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Old 10-01-2004, 08:39 PM
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Default Major Lofting - Some Ideas

Originally Posted by flyboychristopher

If you get lofted with the kite near zenith, and you are too high to release, is there any way to slow the decent? One of flysurfers manuals claims that you should just fly the thing like a paraglider and as long as you don't hit anything you'll be fine.

I realize that when you are lofted big, you probably don't have much time to think about options. You are obviously moving forward at almost the windspeed, and since you don't have 'up elevator' you probably have no control over your sink rate?
Some details from:

When it comes to lofting, most of the useful and reliable things that you can try to is to try to AVOID it. This is where a lot of weather knowledge, kite size selection, handling, etc. come into play.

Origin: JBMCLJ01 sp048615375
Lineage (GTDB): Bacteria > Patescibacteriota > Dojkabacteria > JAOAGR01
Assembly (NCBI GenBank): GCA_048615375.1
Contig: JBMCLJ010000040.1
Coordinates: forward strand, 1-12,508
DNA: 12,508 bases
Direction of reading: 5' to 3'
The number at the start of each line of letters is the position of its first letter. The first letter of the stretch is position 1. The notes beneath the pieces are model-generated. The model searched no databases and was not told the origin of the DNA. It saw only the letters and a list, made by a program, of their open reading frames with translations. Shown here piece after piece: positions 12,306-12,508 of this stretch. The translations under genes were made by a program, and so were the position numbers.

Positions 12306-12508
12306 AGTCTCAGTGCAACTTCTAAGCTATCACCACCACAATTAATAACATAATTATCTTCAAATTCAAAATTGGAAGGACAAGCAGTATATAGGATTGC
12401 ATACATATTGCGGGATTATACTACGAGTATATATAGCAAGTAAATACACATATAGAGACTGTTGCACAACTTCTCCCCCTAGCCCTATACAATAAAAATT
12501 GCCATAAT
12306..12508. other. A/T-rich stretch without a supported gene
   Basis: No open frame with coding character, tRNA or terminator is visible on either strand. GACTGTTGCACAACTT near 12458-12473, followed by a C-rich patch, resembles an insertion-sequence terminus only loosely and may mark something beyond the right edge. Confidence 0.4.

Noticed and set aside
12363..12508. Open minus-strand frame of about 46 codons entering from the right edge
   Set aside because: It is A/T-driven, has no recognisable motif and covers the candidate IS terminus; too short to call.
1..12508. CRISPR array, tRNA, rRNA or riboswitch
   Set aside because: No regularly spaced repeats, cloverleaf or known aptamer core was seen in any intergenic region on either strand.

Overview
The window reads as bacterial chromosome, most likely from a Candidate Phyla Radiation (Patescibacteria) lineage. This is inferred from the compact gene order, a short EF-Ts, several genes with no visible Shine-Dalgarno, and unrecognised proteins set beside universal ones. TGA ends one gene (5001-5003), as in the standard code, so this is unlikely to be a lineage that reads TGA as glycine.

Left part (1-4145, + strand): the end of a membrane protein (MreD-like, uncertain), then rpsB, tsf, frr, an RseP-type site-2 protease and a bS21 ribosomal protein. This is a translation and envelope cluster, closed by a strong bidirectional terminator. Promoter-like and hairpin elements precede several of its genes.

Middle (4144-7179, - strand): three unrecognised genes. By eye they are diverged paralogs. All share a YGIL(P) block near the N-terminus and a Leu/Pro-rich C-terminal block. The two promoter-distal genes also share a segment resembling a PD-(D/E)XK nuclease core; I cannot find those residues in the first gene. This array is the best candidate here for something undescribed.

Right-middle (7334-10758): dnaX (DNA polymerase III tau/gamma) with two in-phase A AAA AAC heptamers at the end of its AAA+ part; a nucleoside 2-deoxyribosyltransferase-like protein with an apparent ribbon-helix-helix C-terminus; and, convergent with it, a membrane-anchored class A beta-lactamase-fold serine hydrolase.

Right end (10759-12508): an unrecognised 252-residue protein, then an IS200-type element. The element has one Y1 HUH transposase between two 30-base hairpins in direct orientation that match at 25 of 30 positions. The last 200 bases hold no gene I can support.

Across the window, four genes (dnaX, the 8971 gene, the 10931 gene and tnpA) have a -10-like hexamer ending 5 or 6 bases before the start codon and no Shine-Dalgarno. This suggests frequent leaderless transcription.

Once you are lofted, depending on the speed, force and violence of it, proximity and nature of downwind hard objects the outcome may be highly uncertain. This is similar to asking the question, "what do you do if you drive off of a cliff?" It is not a good situation. Some loftings start and end before awareness/reaction while others allow the rider seconds to attempt to work for a positive outcome, maybe and build some major apprehension. These longer, sometimes spectacular loftings are the focus of this posting.

There was a post about this that Toby moved to the "Safety" section that may have been lost since September. Bringing things back from memory, some taken from a few of the longer, spectacular loftings:

1. Just like they tell pilots, ALWAYS FLY THE KITE, while you are airborne.

That is don't induce a stall or radical movement by accident. Focus on small control inputs to avoid causing a high speed impact, if you can help it. Some have said it is best to keep your kite more or less overhead ONCE YOU ARE LOFTED, to try to maintain relatively stable flight characteristics.

2. Steer gently towards the least hazardous downwind area that you can find.